You win down the middle in the playoffs and no team in the Eastern Conference has a 1-2 punch of Sidney Crosby and Evgeni Malkin like the Penguins do.
The edge down the middle is in Pittsburgh’s favor, though, it’s not as significant as you’d think.
The Rangers have the edge in bottom-6 centers in Kevin Hayes and Dominic Moore, New York’s third and fourth line centers.
Derek Stepan is a solid Range No. 1 center who showed excellent two-way ability last post-season in the Rangers run. “He doesn’t produce [statistically] like one [top flight center] but he impacts a game like one,” an Eastern Conference scout said of Stepan’s two-way play.
Derrick Brassard is one of those tweeners, a low end No. 2 center/ high end No. 3 type center.
What takes the Rangers over the top in ranking each teams forward group is the superior edge on the wing.
In the top-6, the Rangers come at you with speed and power from their top two-line left wingers in Rick Nash and Chris Kreider.
They have a great mix of skill, speed and size overall in the top-9. All top three lines have a game breaker on the wing, Rick Nash on line one, Chris Kreider on line two and Carl Hagelin on the third line.
The emergence of J.T. Miller in the second half of the season gives the Rangers added speed and a puck hound ability with Brassard and Kreider, while Rangers head coach Alain Vigneault has been able to properly play Marty. St. Louis on the third line with Kevin Hayes and Hagelin.
The Rangers were only one of three teams to average over three goals per game, third in the NHL at 3.02 goals per game and New York’s 182 5 v 5 goals was second in the NHL. Tampa Bay was first with 185.
If there’s one knock on the Rangers forwards, it’s Alain Vigneault’s desire to play Tanner Glass over James Sheppard.
A key storyline coming into the series has been the Penguins superior puck possession numbers and it’s the one area a small crowd is banking on for this series being much closer than anticipated.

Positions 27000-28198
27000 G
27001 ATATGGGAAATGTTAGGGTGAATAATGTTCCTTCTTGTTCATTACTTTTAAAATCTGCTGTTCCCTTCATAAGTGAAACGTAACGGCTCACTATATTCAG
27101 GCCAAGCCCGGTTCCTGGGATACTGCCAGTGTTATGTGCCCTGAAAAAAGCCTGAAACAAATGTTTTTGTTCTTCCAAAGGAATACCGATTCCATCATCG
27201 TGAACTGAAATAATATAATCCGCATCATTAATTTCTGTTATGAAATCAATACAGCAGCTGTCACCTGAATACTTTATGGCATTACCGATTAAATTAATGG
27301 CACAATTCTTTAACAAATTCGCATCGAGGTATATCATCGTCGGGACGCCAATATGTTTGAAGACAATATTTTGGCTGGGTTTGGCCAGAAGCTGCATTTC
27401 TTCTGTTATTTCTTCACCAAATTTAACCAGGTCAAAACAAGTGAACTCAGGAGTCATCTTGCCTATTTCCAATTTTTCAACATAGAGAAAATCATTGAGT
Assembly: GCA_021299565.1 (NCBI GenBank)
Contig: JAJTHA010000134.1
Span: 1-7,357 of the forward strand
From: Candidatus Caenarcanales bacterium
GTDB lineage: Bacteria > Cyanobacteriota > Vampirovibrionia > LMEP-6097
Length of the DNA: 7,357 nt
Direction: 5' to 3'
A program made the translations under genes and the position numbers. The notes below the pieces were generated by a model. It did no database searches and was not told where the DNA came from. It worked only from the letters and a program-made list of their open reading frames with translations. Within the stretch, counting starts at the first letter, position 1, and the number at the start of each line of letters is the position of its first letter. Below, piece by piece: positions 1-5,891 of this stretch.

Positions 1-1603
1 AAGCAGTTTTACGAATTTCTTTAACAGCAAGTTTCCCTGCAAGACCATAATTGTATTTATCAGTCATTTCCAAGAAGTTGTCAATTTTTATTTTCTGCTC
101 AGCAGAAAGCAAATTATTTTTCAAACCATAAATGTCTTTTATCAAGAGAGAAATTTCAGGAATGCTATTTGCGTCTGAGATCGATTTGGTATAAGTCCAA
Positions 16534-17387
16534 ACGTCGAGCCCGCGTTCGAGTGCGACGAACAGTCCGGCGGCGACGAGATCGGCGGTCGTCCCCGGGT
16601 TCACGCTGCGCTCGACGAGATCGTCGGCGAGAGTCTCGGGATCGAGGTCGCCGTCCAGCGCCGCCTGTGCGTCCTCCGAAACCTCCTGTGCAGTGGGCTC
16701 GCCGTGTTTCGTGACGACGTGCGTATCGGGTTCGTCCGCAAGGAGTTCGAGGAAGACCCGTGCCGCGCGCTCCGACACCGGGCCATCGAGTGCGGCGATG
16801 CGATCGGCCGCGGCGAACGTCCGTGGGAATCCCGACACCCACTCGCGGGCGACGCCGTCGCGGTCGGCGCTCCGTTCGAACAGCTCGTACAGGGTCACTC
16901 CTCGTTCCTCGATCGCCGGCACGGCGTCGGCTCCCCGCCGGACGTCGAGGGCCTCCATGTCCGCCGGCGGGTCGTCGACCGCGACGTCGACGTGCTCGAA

The Rangers were 20th in the NHL in Corsi-For percentage, while the Penguins were 7th in the NHL.
Pittsburgh’s improved possession numbers this season cut down on the turnovers inside the neutral zone but they play a bland style of offensive hockey and lack an identity. Over their last 60 games, Pittsburgh averaged under 2.40 goals per game.
Despite being a strong possession team, the Penguins produce low quality chances as teams are able to keep them to the outside and they struggle to get high quality second chance opportunities. It’s remains hard to buy into the theory that the Penguins have just had bad luck for several months.
A reason puck possession is unlikely to have a huge impact in the Penguins favor is the Rangers are one of those teams where they could be getting outplayed for a long stretch and then boom it’s 1-0 Rangers. It’s because they create high quality chances and have the goaltending to withstand lapses in the defensive zone.
The Penguins just aren’t that team anymore.
PENGUINS X-FACTOR: David Perron – The Penguins lack skill among their wingers in the top-9 and players who can create their own shot. Perron is one of the few who can create his own shot but has faded as the season has progressed, similar to how his career has gone in the past. He has just 2 goals in 19 career playoffs and he’s going to be a big factor in the series in a positive or negative way.
RANGERS X-FACTOR: Kevin Hayes – Hayes provides one element the Rangers lacked last year that they now have in an excellent two-way third line center with size. Pittsburgh’s best hope is the rookie wears down.
The Rangers did an excellent job this season vs the Penguins in boxing out in front of the net and collapsing to the middle in getting their bodies in front of shots. Second chance opportunities have been a real struggle for the Penguins against the Rangers. New York is 6-1 in their last seven games vs Penguins.